Monty stared down at her. "Blue?"
"That's Blue?" Sally said. "Is she a clown or something?"
"Not the last time I saw her." Monty switched his attention from the Beaver, who was trying to climb up on all fours, to Dean. "Who are you?"
The guy had one of those fake upper crust accents that made Dean want to spit tobacco and say "y'all." "A man of mystery," he drawled. "Loved by some. Feared by many."
Monty looked mystified, but as the Beaver finally made it to her feet, his expression changed to hostility. "Where is it, Blue? What did you do with it?"
"You lying, hypocritical, poetry spouting jerk!" She shuffled down the gravel drive, sweat glistening on her sharp little face, murder in her eyes.
"I didn't lie." He spoke in a condescending manner that even got Dean's hackles up, so he could only imagined how the Beaver was taking it. "I've never lied to you," he went on. "I explained everything in my letter."
"Which I didn't get until I'd blown off three clients and driven thirteen hundred miles across the country. And what did I find when I got here? Did I find the man who'd spent the last two months begging me to come out here and give him another chance? Did I find the man who'd spent the last two months begging me to leave Seattle and come out here? Did I find the man who cried like a baby on the phone, talked about killing himself, and said I was the best friend he'd ever had and the only woman he'd ever trusted? No, I did not. What I found was a letter telling me that the man who swore I was the only thing keeping him alive didn't need me any longer because he'd fallen in love with a nineteen-year-old. A letter also telling me I shouldn't let this kick up my abandonment issues. You didn't even have the guts to talk to me in person!"
Sally stepped forward, her expression earnest. "It's because you're a ball buster, Blue."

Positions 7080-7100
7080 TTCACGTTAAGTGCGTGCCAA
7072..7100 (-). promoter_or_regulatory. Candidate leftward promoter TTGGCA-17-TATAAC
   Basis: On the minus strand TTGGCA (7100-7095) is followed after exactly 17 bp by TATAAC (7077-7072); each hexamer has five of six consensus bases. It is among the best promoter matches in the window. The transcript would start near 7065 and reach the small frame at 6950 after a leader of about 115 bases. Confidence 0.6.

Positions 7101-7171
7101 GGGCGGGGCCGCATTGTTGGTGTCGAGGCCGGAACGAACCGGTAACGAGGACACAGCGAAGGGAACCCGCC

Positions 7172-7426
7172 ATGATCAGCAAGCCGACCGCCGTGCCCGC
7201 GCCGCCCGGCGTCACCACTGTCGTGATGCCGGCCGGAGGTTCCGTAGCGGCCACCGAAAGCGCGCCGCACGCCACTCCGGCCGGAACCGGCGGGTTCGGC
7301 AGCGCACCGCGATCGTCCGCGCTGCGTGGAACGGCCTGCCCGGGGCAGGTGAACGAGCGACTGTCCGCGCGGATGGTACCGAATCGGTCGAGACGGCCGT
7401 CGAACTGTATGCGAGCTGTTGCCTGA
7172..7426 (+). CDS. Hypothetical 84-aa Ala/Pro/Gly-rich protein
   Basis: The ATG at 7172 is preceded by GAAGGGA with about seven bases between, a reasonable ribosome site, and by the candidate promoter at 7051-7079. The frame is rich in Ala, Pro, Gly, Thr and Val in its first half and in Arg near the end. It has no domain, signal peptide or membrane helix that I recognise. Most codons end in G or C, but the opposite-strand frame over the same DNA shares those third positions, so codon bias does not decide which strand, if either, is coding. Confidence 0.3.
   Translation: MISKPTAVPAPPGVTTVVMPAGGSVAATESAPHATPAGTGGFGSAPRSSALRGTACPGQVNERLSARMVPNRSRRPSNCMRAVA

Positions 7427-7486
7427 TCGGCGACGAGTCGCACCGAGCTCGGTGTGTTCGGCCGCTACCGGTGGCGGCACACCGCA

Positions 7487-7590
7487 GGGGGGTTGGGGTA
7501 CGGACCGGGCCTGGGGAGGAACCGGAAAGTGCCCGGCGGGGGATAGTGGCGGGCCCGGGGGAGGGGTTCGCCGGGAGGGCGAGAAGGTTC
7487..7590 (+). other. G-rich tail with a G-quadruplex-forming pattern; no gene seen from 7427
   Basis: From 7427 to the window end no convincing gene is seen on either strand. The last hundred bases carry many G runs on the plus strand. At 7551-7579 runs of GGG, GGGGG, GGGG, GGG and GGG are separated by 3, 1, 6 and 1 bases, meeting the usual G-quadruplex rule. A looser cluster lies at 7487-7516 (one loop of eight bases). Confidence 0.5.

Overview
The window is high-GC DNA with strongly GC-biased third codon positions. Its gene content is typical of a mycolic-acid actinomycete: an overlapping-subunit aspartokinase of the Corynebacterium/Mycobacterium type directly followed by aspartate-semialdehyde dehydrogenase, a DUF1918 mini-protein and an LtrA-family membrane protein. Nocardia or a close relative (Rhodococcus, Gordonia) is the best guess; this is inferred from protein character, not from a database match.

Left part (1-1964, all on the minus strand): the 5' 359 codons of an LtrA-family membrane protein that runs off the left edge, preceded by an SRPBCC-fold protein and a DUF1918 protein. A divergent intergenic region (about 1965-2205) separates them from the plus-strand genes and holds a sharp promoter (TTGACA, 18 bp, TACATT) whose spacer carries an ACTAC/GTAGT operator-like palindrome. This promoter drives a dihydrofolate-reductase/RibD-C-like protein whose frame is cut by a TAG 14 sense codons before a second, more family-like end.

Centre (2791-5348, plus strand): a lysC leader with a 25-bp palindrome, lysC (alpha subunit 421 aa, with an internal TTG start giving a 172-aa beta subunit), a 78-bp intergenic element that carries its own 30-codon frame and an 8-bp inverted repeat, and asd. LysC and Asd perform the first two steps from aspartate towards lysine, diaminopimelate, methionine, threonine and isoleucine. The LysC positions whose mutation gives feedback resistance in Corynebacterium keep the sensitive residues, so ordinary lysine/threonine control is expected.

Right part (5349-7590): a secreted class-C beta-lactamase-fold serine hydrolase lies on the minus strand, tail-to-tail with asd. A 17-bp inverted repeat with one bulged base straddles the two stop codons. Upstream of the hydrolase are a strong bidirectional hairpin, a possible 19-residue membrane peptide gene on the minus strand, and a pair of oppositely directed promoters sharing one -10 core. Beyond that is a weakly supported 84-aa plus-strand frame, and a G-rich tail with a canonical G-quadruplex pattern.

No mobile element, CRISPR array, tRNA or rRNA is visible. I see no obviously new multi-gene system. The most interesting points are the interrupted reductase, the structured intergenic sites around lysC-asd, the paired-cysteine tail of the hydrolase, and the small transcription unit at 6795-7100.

"You don't even know me!"
"Monty's told me everything. And I'm not saying this to be a bitch, but you could benefit from therapy. It'll help you stop feeling so threatened by other people's success. Especially Monty's."
Blue's cheeks grew bright red flags. "Monty makes his living traveling to poetry slams and writing term papers for college kids who are too lazy to write their own."
The way Sally dropped her eyes suggested this was exactly how she'd met him. But she didn't let herself be thrown off course for long. "You're right, Monty. She is toxic."
The Beaver clenched her jaw and started advancing on Monty again. "You told her I was toxic?"
"Not toxic in general," Monty said, haughty as all hell. "Only to my creative process." He poked his glasses higher on the bridge of his nose. "Now tell me where the Dylan CD is. I know you found it."
"If I'm so toxic, why haven't you been able to write a single poem since you left Seattle? Why did you say I was your fricking inspiration?"
"That was before he met me," Sally interjected. "Before we fell in love. Now I'm his inspiration."
"It was two weeks ago!"
Sally tugged on her bra strap. "The heart knows when it meets its soul mate."
"A crap mate is more like it," the Beaver retorted.
"That's cruel, Blue, and very hurtful," Sally said. "You know Monty's vulnerability is what makes him a great poet. And that's exactly why you're attacking him. Because you're jealous of his creativity."
Sally was even getting on Dean's nerves, so he wasn't surprised when Blue rounded on her. "If you say one more word, I'm decking you. Got it? This is between Monty and me."
Sally opened her mouth, but something in the Beav's expression must have given her pause because she shut it again. Too bad. He'd have enjoyed seeing the Beav take her. Although Sal looked like she worked out.
"I know you feel betrayed now," Monty said, "but some day you'll appreciate my honesty."
Dean decided the guy had graduated right at the top of stupid class. The Beav rose up on her paw tips. "Honesty?"
"I'm not fighting with you," Monty said hastily. "You always want to turn everything into a fight."
Sally nodded. "You do, Blue."
"You are so right!" With no more warning than that, the Beav hurled herself through the air, and Monty went down with a thud.
"What are you doing? Stop it! Get off me!"
He was screeching like a girl, and Sally hurried forward to help. "Get off him!"